Finally, culture should be a primary focus when building your ecosystem, according to Nancy. You should ensure that your values align before bringing someone into your startup.
2. Spend responsibly and raise capital with intention
As a founder, you’ve probably raised capital. It’s crucial that you spend wisely, according to Nancy. It’s also important to accept investment carefully.
“As you're raising, think about the long term. Are these people you want by your side throughout the journey?” Nancy says. “Don't just take the money to take the money, and don't just spend the money because you have the money — build a good plan, build a good team, and execute well.”
3. Never become complacent
Thinking about the future is important, even when you’re experiencing success. While it’s okay to slow down and pause momentarily, first-time founders should always keep focused on moving forward, according to Nancy.
“When you hit a milestone, celebrate and have fun,” she says. “But then ask yourself what’s next? That will really benefit your growing business.”
Giving back through mentorship and philanthropy
Mentorship and philanthropy offer immense benefits for causes and organizations alike.
Nancy began her journey in philanthropy at Boulder, where Nancy taught underprivileged students. She later had the opportunity to help form Oracle’s Promise, which brought technology to disadvantaged students in education, and then Connery Cares, concentrating both monetary and time donations to causes important to people within the organization.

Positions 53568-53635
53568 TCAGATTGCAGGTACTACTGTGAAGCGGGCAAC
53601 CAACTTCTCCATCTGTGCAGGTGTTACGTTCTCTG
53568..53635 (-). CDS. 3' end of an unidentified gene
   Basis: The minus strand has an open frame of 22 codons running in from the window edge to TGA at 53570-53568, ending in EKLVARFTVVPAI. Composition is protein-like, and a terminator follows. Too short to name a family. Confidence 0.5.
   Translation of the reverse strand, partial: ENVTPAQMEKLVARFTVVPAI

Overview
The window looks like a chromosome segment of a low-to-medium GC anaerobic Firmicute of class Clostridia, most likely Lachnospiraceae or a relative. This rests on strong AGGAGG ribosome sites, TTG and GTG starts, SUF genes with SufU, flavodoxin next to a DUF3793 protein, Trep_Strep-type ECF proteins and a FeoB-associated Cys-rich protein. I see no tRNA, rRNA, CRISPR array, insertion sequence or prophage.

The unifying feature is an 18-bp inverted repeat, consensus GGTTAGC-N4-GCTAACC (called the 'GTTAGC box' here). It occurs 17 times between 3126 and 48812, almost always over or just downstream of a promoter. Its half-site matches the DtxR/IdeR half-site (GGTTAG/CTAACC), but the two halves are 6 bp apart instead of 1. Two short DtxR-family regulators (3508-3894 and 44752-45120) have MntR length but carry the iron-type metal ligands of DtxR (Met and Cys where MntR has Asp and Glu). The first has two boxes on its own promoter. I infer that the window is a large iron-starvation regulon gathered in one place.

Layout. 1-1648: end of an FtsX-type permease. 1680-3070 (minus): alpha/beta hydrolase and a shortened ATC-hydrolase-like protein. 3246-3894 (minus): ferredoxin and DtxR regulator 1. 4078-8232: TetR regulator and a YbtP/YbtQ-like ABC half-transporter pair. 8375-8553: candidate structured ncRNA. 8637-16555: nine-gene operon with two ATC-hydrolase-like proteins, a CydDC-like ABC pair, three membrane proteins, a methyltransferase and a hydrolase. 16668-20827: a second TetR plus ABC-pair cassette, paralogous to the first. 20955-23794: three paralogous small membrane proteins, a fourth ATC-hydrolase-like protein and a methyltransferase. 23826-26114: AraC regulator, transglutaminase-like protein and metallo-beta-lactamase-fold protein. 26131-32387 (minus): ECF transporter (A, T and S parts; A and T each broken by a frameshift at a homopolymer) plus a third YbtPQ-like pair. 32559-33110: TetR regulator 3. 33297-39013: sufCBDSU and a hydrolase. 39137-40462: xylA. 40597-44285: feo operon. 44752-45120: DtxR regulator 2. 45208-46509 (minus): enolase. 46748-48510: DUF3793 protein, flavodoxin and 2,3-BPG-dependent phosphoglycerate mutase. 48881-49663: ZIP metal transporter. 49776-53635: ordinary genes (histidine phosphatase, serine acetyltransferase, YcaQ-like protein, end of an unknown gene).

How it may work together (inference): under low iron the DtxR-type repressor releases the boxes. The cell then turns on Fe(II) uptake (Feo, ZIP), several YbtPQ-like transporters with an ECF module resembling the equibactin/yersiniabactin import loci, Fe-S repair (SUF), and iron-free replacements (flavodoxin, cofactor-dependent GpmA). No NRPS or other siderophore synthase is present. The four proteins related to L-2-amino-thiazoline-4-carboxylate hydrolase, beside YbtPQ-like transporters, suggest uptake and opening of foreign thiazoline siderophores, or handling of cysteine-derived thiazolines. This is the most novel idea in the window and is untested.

Nancy also says accepting and offering mentorship each plays an essential role in the success and growth of businesses and individuals. They can become part of an organization’s DNA if implemented correctly.
While donating to causes that matter to you can make a huge impact, philanthropy goes beyond dollars, Nancy says. “There’s the idea of giving your most valuable resources — time and experience.”
Nancy offers insight into successfully incorporating mentorship and philanthropy into your business.
1. Start early
While it’s never too late to start giving back, incorporating mentorship and philanthropy into your business from the beginning can have many benefits.
“When you bring it in from the beginning, it becomes part of who you are as a company,” Nancy says.
2. Lead by example
Committing to philanthropy and mentorship requires values and goals that can’t be tacked on or taught to existing employees and partners. But, without genuine commitment from leadership, efforts will not be fruitful across the organization.
“If your executives are not embracing it, involved, passionate and leading, it won't necessarily be successful,” Nancy says. “Leadership must show that it is a crucial part of what you do.”
3. Lower the barriers to entry
More employees will get involved in philanthropic efforts when it doesn’t require significant money or resources to get started.
“Whether it's your time, money or whatever it might be, cast a wide net and make it easy for your employees to be involved,” Nancy says. “Then it becomes a natural part of your company.”
Nancy offers a treasure trove of advice for HR and startup founders. If you enjoyed this post, you’d appreciate our conversation, where we take a deep dive into the topics covered here today and beyond. Take a moment to listen to the full High Growth Matters episode. If you like what you hear, please consider leaving us a rating and bookmarking the podcast to be notified each time we publish a new episode.